-Erik
     
  13. papillon

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    and in the past year and a half, how many games have they added to their store? Oh, that's right. NONE.

    It sounded like a good idea, but HOTU apparently decided not to go through with it.
     
  14. ErikH2000

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    I'm not sure how many games were added to the store in the last year and a half, but I see 8 games listed there now. HOTU doesn't seem to be terribly good at getting games listed in their store, but they are good at getting users onto their site. I wouldn't worry about being one of the early gamesellers there. It doesn't look like they ask for any rebranding work, so for a measely 10%, and a real site that attracts gamers, it seems worth a shot to me.

    -Erik
     
  15. papillon

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    I'm just saying, they haven't added any games since the month after the store was launched, and have generally ignored any requests to get into the store, speaking from personal experience and anecdote. They pretty much dropped the idea.

    It *seems* like it would be a nice place to sell games but someone would have to convince them to actually bother doing it again. :)
     
  16. Diodor Bitan

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    I earn $6.8 for each affiliate sale of my $20 games (I use Regnow: 20% for their fee, 40% for the affiliate bonus, 6% for the extra affiliation fee). That amounts to exactly a 66% commission :D

    And I love when people affilliate my game too :)
     
  17. Mark Fassett

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    Sounds like you need to use Plimus - you could get 16% more out of the deal...
     
  18. Diodor Bitan

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    Considering the Regnow affiliation cookie detection script, I would be able to do that without causing my affiliates to lose sales, so now I only have my outrageous laziness to blame for sticking with Regnow. :eek:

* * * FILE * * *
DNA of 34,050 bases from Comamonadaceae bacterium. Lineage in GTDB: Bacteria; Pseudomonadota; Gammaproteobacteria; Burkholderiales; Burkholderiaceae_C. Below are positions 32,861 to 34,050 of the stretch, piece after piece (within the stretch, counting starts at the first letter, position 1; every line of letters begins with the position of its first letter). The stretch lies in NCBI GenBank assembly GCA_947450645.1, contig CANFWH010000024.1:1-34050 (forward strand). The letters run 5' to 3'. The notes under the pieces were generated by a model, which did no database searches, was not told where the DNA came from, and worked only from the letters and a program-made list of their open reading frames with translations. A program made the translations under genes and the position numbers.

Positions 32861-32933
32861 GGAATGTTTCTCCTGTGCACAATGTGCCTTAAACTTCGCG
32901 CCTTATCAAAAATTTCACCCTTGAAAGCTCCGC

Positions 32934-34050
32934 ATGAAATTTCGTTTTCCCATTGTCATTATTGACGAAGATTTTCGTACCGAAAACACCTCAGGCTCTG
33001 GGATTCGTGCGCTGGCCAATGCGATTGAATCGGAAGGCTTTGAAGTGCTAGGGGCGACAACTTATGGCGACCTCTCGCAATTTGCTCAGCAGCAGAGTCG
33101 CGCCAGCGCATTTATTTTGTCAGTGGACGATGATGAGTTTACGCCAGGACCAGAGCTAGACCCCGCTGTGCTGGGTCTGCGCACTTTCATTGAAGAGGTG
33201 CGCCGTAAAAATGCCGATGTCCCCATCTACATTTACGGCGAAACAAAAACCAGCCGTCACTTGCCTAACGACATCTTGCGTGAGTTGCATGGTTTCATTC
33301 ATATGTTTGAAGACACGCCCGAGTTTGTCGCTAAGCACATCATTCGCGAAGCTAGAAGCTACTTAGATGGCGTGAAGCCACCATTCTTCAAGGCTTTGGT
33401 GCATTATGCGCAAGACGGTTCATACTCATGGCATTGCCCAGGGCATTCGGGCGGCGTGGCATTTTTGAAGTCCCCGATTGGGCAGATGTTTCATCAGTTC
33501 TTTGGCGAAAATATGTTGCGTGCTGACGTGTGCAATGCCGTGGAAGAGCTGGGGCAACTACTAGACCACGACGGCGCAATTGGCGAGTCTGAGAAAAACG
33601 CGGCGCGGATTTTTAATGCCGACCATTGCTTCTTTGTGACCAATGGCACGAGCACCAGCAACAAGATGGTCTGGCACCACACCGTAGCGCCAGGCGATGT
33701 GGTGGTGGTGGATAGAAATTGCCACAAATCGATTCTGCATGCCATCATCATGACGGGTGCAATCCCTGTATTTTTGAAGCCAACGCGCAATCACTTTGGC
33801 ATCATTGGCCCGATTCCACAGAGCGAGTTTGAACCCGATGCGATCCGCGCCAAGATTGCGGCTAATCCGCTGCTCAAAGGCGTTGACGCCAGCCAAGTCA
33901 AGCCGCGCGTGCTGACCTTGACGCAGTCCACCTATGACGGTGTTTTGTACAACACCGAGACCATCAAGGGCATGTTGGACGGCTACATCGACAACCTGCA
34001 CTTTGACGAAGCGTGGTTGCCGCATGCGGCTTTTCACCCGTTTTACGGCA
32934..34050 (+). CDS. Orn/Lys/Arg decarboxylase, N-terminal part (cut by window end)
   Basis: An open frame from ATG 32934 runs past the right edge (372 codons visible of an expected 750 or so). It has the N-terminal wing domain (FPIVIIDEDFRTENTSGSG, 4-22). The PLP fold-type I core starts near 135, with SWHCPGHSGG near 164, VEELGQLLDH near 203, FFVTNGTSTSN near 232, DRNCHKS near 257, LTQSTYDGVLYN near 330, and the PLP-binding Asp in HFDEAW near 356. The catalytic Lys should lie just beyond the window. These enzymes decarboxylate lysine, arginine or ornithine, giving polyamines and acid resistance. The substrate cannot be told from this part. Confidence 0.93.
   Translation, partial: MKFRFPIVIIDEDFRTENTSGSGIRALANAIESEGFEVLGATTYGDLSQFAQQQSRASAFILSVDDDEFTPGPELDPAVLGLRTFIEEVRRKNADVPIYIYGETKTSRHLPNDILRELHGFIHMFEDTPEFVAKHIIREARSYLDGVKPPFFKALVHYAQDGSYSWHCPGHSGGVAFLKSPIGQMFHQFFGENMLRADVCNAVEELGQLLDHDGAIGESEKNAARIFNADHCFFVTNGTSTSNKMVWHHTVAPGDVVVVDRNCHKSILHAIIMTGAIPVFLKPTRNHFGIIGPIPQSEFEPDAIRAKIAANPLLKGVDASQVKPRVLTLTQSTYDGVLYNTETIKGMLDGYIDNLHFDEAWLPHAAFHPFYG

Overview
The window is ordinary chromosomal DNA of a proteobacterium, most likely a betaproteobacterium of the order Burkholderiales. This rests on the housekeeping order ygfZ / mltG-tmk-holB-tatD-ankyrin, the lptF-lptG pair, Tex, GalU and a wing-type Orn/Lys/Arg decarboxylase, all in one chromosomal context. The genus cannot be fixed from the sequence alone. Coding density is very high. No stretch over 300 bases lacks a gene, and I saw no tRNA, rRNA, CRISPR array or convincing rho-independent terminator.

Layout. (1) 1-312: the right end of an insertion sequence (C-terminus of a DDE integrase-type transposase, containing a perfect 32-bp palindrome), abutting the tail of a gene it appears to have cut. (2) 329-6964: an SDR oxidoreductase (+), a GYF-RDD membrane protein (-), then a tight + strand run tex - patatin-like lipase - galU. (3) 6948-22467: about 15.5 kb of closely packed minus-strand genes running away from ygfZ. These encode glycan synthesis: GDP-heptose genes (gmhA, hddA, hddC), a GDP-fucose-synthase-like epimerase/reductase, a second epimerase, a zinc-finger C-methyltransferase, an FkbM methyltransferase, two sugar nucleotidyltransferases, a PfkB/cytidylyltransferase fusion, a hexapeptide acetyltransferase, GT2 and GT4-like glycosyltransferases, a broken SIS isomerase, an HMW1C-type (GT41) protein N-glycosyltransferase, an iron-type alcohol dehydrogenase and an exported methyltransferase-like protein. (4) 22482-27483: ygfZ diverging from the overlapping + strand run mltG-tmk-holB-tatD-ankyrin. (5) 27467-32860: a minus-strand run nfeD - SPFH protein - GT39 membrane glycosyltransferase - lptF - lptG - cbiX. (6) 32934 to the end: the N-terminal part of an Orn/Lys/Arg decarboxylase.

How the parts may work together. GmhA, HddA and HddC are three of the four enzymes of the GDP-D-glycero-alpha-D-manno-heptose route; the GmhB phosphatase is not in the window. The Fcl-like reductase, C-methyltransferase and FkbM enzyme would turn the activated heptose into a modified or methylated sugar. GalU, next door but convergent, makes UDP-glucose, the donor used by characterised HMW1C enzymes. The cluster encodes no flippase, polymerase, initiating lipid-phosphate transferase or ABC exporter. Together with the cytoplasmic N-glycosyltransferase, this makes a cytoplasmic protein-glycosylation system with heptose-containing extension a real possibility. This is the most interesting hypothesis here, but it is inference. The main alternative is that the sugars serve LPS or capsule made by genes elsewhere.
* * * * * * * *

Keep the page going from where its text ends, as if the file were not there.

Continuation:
19. svero

    Moderator Original Member Indie Author

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    Well look.. Bigfish is making a profit selling games. Maybe a pretty good profit. But they have a lot of expenses and they're the ones putting the money and risk in. They have a full-time staff, they have significant advertising expenses, they have transaction, bandwidth, and mailing expenses. They pool those expenses and charge a fee to list with them and collect the difference. And a fair price is what you're willing to pay and they can offer which is good enough for them to get games. They seem to be offering enough to get a game a day. The market dictates the commission. If another portal comes around that has their traffic and offers 50% people will have a choice. Right now there aren't many choices and commissions are similar.
     
  20. James C. Smith

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    For what it’s worth, if you want to use Reflexive’s payment processing service and DRM the fee is less than 10% of gross plus COGs. In other words, Reflexive keeps part of the sale to cover the cost of goods (credit card processing fee of about 4%), and charges a fee of less than 10% on the rest of the money. That comes out to around $2 or $3 dollars per $20 sale being help back and $17 or $18 paid to the developer. This is not for putting your game in Reflexive’s distribution network and on our web site. This is for doing the equivalent of what Softwrap and Trymedia do. Or like what Plimus and RegNow do plus Reflexive gives you a DRM system to use similar to Armadillo.

    If you want Reflexive to distribute your game that is another storry. In that case 20% goes to Reflexive, 40% of the money goes to the web site (Reflexive.com or one of it’s affiliates) and 40% goes to the developer.

    My point is that comparing the fees or commissions Plimus and Big Fish Games is like comparing Apples and Orangutans. One is a payment processor and the other is a retailer with a big audience. They are completely different services.